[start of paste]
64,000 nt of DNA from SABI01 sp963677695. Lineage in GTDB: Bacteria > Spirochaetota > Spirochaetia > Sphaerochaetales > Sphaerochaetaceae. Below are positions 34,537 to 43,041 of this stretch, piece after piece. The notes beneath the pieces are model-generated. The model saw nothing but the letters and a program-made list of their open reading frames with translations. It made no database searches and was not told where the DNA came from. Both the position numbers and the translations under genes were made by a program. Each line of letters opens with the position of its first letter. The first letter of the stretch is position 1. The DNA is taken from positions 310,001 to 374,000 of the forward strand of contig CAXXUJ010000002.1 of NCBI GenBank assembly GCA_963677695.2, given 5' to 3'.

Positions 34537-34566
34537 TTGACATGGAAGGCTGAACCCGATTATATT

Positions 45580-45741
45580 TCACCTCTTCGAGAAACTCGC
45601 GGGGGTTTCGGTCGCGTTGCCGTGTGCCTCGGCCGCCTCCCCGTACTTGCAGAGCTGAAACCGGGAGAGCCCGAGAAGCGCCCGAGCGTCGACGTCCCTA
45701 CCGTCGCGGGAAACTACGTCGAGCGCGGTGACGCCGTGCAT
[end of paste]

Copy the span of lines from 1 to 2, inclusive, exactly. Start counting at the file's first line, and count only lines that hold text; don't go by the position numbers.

64,000 nt of DNA from SABI01 sp963677695. Lineage in GTDB: Bacteria > Spirochaetota > Spirochaetia > Sphaerochaetales > Sphaerochaetaceae. Below are positions 34,537 to 43,041 of this stretch, piece after piece. The notes beneath the pieces are model-generated. The model saw nothing but the letters and a program-made list of their open reading frames with translations. It made no database searches and was not told where the DNA came from. Both the position numbers and the translations under genes were made by a program. Each line of letters opens with the position of its first letter. The first letter of the stretch is position 1. The DNA is taken from positions 310,001 to 374,000 of the forward strand of contig CAXXUJ010000002.1 of NCBI GenBank assembly GCA_963677695.2, given 5' to 3'.

Positions 34537-34566